Fish With Big Eyes: Discover 14 of Nature’s Aquatic Marvels

Alison Page

Alison Page


fish with big eyes

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There are many species of fish to choose from, including many with quirky looks that are bound to catch the eye. Some have bright colors, fantastic fins, or strange body shapes; the choice for hobbyists is mindboggling!

In this guide, we introduce 14 types of fish that have bigger eyes than average.

Now, that’s sure to make you look twice!

Aquarium Fish With Big Eyes

When deciding what fish to add to your collection, remember that many of these species have specific care requirements, including diet, compatibility with other fish, and tank conditions. So, thoroughly research each species before you part with your hard-earned cash and bring the fish home.

Bubble Eye Goldfish (Carassius auratus)

Bubble Eye Goldfish
  • Min tank size: 20 gallons
  • Water temperature: 65 to 75°F (18 to 24°C)
  • Size: Up to 6 inches

Bubble Eye goldfish are a variety of Fancy goldfish that have huge eyes! These adorable fish are relatively easy to keep, although you will need to keep on top of your tank maintenance tasks because these fish generate an awful lot of waste!

Bubble Eye goldfish are best kept with their own kind or with other slow-moving goldfish types, as their weird bubble eyes can be vulnerable to damage and injury.

Telescope Goldfish (Carassius auratus)

Telescope Goldfish
  • Min tank size: 30 gallons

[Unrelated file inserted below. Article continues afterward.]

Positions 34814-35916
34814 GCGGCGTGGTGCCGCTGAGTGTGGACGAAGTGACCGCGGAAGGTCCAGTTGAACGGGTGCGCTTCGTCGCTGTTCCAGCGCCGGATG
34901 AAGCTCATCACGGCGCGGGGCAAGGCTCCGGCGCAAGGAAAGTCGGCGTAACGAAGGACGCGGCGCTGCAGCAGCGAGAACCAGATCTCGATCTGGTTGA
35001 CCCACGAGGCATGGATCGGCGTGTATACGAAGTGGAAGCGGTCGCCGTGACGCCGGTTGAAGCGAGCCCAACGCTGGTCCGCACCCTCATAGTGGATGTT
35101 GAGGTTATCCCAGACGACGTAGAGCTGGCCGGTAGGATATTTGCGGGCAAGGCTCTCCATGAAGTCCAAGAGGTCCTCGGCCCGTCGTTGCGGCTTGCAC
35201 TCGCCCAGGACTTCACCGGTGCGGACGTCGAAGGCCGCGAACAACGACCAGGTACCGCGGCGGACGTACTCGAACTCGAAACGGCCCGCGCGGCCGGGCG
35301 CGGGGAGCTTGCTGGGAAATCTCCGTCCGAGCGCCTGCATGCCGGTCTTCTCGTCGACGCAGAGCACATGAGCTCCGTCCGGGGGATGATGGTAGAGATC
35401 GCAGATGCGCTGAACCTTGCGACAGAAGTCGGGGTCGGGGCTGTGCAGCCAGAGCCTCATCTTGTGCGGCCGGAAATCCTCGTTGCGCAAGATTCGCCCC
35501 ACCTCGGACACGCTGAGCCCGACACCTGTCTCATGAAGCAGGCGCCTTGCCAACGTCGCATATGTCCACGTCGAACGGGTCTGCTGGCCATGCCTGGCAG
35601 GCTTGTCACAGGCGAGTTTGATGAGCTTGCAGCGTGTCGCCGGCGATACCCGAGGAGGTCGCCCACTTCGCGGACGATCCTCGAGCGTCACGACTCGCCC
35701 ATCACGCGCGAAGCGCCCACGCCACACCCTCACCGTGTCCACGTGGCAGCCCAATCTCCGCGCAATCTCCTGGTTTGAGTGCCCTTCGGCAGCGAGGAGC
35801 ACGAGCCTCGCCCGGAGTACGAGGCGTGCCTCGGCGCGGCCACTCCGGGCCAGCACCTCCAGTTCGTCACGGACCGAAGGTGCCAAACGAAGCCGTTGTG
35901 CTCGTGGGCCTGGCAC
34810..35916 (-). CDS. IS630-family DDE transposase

• Water temperature: 65 to 75°F (18 to 24°C)
  • Size: Up to 8 inches

Telescope goldfish are another type of Fancy goldfish that have enormous, protruding eyes. These fish come in various colors, including black, silver, and white with orange markings. I once kept several of these gorgeous fish in my garden pond, and they thrived, even during cold winter weather.

These fish are pretty hardy and can live in an aquarium or outdoor pond with similar types of Fancy goldfish, although their large eyes can be prone to injury from collisions with tank mates and sharp decorations.

Celestial Eye Goldfish (Carassius auratus)

  • Min tank size: 30 gallons
  • Water temperature: 65 to 75°F (18 to 24°C)
  • Size: Up to 8 inches

Celestial Eye goldfish, also known as the Choutengan, is a double-tailed Fancy goldfish variety with unique, upturned telescope eyes.

Keep these fish with others of their own kind in a tank without sharp or rough ornaments that could damage the fish’s eyes. One problem with keeping these fish is that they can miss out at feeding times since their poor eyesight makes them very slow swimmers and sometimes arrive too late to the party.

Black Moor Goldfish (Carassius auratus)

Black Moor Goldfish
  • Min tank size: 20 gallons
  • Water temperature: 65 to 75°F (18 to 24°C)
  • Size: Up to 6 inches

Black Moors are a type of Telescope Eye goldfish that can be a velvet black or bronze color. These friendly fish can be trained to eat from your hand and will follow your finger around the tank when you’re carrying out routine cleaning tasks.

Oranda Goldfish (Carassius auratus)

Oranda Goldfish
  • Min tank size: 30 gallons
  • Water temperature: 65 to 75°F (18 to 24°C)
  • Size: Up to 8 inches